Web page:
Two by Blue

Par Alidor Aucoin le 7 août 2008

“Being Frank”, Ricky Blue’s 70 minute musical cabaret about  a Frank Sinatra wannabe running at Théâtre Lac Brome until July 27, is a breezy, beguiling salute to ol’ blue eyes.

The Frank in this case (Neil Napier) is a hapless Sinatra buff who runs something called the Monday Night Frank Sinatra Music and Philosophy Club out of a down and out Montreal bar. The wisecracking bartender (Gregory Prest) and Frank’s sounding board who “sets ‘em up” is appropriately called Joe.

Frank’s quirky hangers-on include Sarah, psychic goth in fishnet stockings, (Laura Teasdale) who works a little witchcraft of her own, and Ashley, a hooker with a heart of gold, (Paula Costain) who, incidentally, has stardust in her eyes for Joe.

Both women have faith in Frank’s talent and bolster his ability in his act to become an impersonator by sending him off to an audition. The next thing you know, Napier is channeling his inner crooner, delivering a string of Sinatra standards with a company of performers that makes the most of the familiar melodies. The plot is held together by one-liners and the songs drive the evening as a show within a show. Teasedale delivers a disarming performance, Costain is winning, and Prest is terrific as Joe. Napier grows as the evening progresses, from a tentative Sinatra to a confident Chairman of the Board, at the end delivering a rousing rendition of You Make Me Feel So Young that would make the real Francis Albert Sinatra proud.

Nicholas Pynes, who is also the intimate theatre’s artistic director, provides deft piano accompaniment and is also credited with creating an economical set out of vintage Montreal tourist posters from the 1940’s and 50s, when Sinatra played the Forum with Tommy Dorsey¹s orchestra, and appeared at Chez Paree.

Its all goes down so nice’n’easy, a wonderfully embraceable evening.

Given that Blue has made a career out writing topical satire with his sidekick, George Bowser, its hard to fathom what went wrong with his other play, Campbell’s Sutra, that had its premiere at the Hudson Village Theatre the first week of July.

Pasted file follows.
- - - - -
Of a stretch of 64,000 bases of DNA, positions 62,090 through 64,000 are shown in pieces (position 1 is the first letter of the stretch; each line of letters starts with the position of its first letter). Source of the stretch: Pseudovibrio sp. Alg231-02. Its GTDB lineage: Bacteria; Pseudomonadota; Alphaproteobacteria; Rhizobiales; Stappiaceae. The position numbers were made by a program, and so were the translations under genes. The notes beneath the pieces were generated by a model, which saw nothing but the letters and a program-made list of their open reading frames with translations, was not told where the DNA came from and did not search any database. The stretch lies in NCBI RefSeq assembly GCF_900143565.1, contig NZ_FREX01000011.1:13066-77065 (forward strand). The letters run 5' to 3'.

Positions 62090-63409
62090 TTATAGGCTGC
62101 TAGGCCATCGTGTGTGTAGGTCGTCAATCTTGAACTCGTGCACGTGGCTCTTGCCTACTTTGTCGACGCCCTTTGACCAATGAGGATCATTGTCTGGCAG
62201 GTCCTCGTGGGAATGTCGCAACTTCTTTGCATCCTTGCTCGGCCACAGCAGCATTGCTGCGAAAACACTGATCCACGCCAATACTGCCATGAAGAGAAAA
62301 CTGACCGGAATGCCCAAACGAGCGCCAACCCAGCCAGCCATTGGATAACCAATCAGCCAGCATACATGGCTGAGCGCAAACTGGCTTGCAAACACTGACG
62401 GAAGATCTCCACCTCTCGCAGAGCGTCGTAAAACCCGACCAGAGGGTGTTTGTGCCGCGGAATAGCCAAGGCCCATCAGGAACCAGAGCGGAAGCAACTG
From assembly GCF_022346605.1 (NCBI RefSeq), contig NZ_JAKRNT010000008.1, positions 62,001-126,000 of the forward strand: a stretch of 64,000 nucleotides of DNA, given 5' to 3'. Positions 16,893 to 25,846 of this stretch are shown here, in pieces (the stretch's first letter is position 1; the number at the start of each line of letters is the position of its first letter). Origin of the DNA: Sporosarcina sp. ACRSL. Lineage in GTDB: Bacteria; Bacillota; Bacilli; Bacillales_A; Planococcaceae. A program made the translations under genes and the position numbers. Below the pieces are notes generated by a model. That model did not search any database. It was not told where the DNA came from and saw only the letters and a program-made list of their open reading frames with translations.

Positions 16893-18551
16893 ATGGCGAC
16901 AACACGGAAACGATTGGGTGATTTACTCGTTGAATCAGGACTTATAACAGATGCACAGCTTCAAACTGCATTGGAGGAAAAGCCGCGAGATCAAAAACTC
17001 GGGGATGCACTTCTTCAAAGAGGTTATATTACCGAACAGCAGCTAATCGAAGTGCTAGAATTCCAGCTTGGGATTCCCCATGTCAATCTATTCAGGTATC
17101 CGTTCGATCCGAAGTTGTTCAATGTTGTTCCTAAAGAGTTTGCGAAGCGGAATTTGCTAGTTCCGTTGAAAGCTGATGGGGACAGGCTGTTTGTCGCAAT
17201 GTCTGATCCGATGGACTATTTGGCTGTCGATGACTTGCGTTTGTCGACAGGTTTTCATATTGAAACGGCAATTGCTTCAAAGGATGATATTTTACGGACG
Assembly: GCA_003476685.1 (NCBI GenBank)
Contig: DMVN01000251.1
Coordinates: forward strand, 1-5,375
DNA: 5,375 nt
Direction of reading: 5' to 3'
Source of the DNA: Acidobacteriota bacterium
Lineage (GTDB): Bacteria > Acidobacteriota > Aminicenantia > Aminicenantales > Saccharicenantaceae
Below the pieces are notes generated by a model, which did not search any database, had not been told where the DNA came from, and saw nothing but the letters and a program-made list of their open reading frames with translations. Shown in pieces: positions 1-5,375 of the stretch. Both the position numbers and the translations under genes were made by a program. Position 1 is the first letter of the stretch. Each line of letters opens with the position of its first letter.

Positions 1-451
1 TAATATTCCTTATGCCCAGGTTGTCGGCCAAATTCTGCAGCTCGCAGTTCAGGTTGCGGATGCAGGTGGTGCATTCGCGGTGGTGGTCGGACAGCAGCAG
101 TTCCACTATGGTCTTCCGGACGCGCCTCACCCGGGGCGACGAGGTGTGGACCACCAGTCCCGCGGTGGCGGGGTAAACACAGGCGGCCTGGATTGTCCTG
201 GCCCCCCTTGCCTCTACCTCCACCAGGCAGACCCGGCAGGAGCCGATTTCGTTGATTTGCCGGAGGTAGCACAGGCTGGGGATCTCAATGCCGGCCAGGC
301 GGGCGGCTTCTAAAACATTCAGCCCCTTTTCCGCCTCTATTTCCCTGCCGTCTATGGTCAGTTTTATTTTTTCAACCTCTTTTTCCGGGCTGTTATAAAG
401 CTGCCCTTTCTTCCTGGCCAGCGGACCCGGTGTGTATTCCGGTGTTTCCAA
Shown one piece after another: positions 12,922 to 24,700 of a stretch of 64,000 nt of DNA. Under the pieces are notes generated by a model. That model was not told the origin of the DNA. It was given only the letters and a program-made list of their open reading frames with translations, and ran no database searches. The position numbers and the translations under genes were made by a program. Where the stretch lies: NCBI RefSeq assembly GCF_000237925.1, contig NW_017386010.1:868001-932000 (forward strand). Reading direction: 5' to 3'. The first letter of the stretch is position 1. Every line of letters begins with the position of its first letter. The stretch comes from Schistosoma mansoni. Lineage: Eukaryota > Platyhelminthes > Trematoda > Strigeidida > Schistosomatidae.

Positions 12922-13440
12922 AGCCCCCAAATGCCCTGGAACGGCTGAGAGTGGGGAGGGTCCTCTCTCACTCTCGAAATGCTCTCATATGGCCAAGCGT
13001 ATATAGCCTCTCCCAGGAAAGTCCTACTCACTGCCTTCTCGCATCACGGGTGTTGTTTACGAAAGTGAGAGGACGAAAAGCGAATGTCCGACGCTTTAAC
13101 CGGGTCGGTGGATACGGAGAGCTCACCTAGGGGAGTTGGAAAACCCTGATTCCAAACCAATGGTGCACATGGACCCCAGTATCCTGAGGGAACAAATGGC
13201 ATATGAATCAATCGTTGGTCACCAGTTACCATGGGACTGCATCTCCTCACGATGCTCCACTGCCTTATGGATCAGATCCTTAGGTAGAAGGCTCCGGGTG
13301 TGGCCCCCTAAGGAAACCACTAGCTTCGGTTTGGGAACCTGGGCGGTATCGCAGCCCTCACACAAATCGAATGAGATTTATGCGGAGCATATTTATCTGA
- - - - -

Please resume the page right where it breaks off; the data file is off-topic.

Blue manfully takes full credit for this bitter black comedy, and to be

fair, he began with a promising idea: Zack (Bill Croft) the owner of a

comedy club, facing a mid-life crisis, fakes his own death after learning that his partner and best buddy, Campbell (Vlasta Vrana), has slept with his wife, Linda (Susan Bain), then returns as a ghost to wreak revenge on his tormenters.

Blue has a cynical perspective on the human condition but his weird characters, including a couple of Buddhist nudists, Betty (Melanie Doerr) and Mark (Charles Raywood) —who bare all on stage—are more creepy than funny.

The cast is uniformly competent, but that’s not saying much. Campbell turns out to be a drunken letch who thinks nothing of propositioning Zack’s teen-aged daughter, Amanda (Jennifer Miller). “Could I interest you in breaking up my marriage?” he asks her.

Blue of all people should know that comedy requires a set up, timing, delivery, and a punch line. Campbell’s Sutra has the set up, but by twists and turns becomes intermittently silly and persistently strange. The audience keeps waiting for punch lines that rarely come.

Just as you suspend credibility and accept as real the seemingly ghostly (and evidently ghastly) goings on, the script takes a depressing turn that brings you down. As much as you want to, its hard to accept the unlikelihood of all of this.

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